We’ve probably all got a song that can performe a similar time-shifting trick, complete with stirring emotional resonances but does this prove that music of yesteryear is better than the contemporary efforts? Well, no, but there are further aspects to this argument which should be explored before we cast a final judgement. The thing about music in the 70s was that it was generally speaking new and fresh. When Jimi Hendrix burst onto the scene the things, he was doing with the electric guitar had never been done before, and I don’t just mean setting fire to it. It was like WOW! Did you hear that? What made Bowie so incredible was the originality and creativity of the man as he strode so confidently down a road absolutely no one had walked before him. Bob Dylan may not have been everyone’s cup of Lap sang su Chong but he was a pioneer in fusing popular music with older more traditional forms such as folk he may never win any prizes for his singing but he did win a prize for his lyric writing, a Nobel prize for literature no less. Which means that today’s music almost inevitably is saddled with a sense that it’s all been done before and let’s be honest usually much better. But I believe there’s more to it than that. The way the music was presented was also an integral part in the way it was consumed. The pop charts mattered, most of us listened to the same radio station and watched the same tv music show simply because there weren’t many options. This meant that when a song became popular it permeated and left an indelible mark on the collective consciousness.This was also the age of the long form content. In this time of Tick Tock and Twitter and SMS texts, the concept of the LP is probably a totally alien one for the present generation to grasp. But back in the day the album reigned supreme, The artist would put as much care and effort into sorting out the track listing as in the writing of the material. And the listener would devour the album as a complete entity not as individual pieces of music. The other aspect of albums was the cover artwork, many album covers of this period became as iconic as the music itself, think Pink Floyd’s Dark Side of the Moon, the Rolling Stones Sticky Fingers, the Beatles, Sgt Peppers. The list is extensive. The songs on an LP can’t be shuffled skipped or readily rearranged. The listener is forced to hear the work complete in the exactly way the artist intended. This requires a certain commitment and level of concentration on behalf of the listener, which would not come naturally to the fickle, more easily distracted youth of today. On the subject of albums when I was 17 there were three albums that were played constantly on the rickety old turn-table in the 6th form common room, namely
Rick Wakeman’s Journey to the centre of the Earth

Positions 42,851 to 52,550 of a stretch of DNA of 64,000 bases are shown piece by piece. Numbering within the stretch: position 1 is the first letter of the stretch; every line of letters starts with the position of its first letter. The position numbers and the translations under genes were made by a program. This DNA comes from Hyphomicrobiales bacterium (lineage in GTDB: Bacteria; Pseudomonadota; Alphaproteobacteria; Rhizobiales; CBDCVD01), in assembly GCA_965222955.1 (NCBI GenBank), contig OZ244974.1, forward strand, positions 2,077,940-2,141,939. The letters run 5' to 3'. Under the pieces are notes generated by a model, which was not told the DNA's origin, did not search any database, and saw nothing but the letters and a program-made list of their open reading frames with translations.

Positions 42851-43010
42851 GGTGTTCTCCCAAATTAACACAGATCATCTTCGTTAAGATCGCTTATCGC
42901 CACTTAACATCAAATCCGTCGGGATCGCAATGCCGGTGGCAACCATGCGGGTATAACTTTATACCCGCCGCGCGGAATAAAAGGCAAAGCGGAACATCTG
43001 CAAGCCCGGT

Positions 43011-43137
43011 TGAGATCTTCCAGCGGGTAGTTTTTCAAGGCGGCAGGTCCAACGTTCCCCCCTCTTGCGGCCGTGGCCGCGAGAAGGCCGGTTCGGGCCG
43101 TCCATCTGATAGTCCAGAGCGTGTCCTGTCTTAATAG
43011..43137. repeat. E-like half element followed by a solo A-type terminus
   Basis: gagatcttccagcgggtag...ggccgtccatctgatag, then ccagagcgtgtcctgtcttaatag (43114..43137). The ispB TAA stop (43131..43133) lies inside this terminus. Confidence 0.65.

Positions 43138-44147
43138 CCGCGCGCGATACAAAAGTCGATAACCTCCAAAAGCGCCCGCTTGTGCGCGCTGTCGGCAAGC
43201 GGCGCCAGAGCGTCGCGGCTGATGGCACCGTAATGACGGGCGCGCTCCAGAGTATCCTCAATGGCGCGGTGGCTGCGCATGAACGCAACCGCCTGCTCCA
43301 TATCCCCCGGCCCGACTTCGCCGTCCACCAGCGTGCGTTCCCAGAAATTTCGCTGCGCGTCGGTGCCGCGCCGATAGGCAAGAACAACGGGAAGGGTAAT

Mike Old field’s Tubular Bells and
Emerson Lake and Palmer’s Brain Salad surgery
These records were what was referred to as progressive rock, in fact they were quasi classical in style.
And not a hit single between them. They definitely required commitment and a certain intellectual response from the listener. Yet they were all highly successful both critically and commercially and would be played from start to finish over and over again. Each track, you could hardly call them ‘songs’. Would go on for 20 minutes or more. I would argue that our brains were obviously more highly developed than those of the present custodians of popular culture who are so easily satisfied by gorging themselves stupid on the output of Justin Beiber, Katy Perry and One Direction. And as problematic and contentious as it may be. I am happy to state for the record, no pun intended, that the both the music and the listening public of my youth, are in a completely different class when compared to the examples of today.

Or am I being too harsh? After all, no matter how dismissive and disparaging I am of the state of modern music it is the batch of contemporary artists who will create the soundtrack and music memories for the current generation, though, only time will tell whether this output will be as memorable and enduring as that of earlier eras. Then again, not all music generated in the 70s was fresh, innovative and ground-breaking, some examples were derivative, shallow, disposable bubble-gum pap, I’m looking at you Gary Glitter. Perhaps trying to decide whether one period of music is better than another is simply too subjective an exercise to be able to produce a really definitive answer. For example, if 20 people were asked to compile a list of the best albums of all time, the chances are no more than one or two albums would appear on multiple lists. Still, maybe thinking about constructing such a list might provide an interesting and equally contentious subject for a future blog.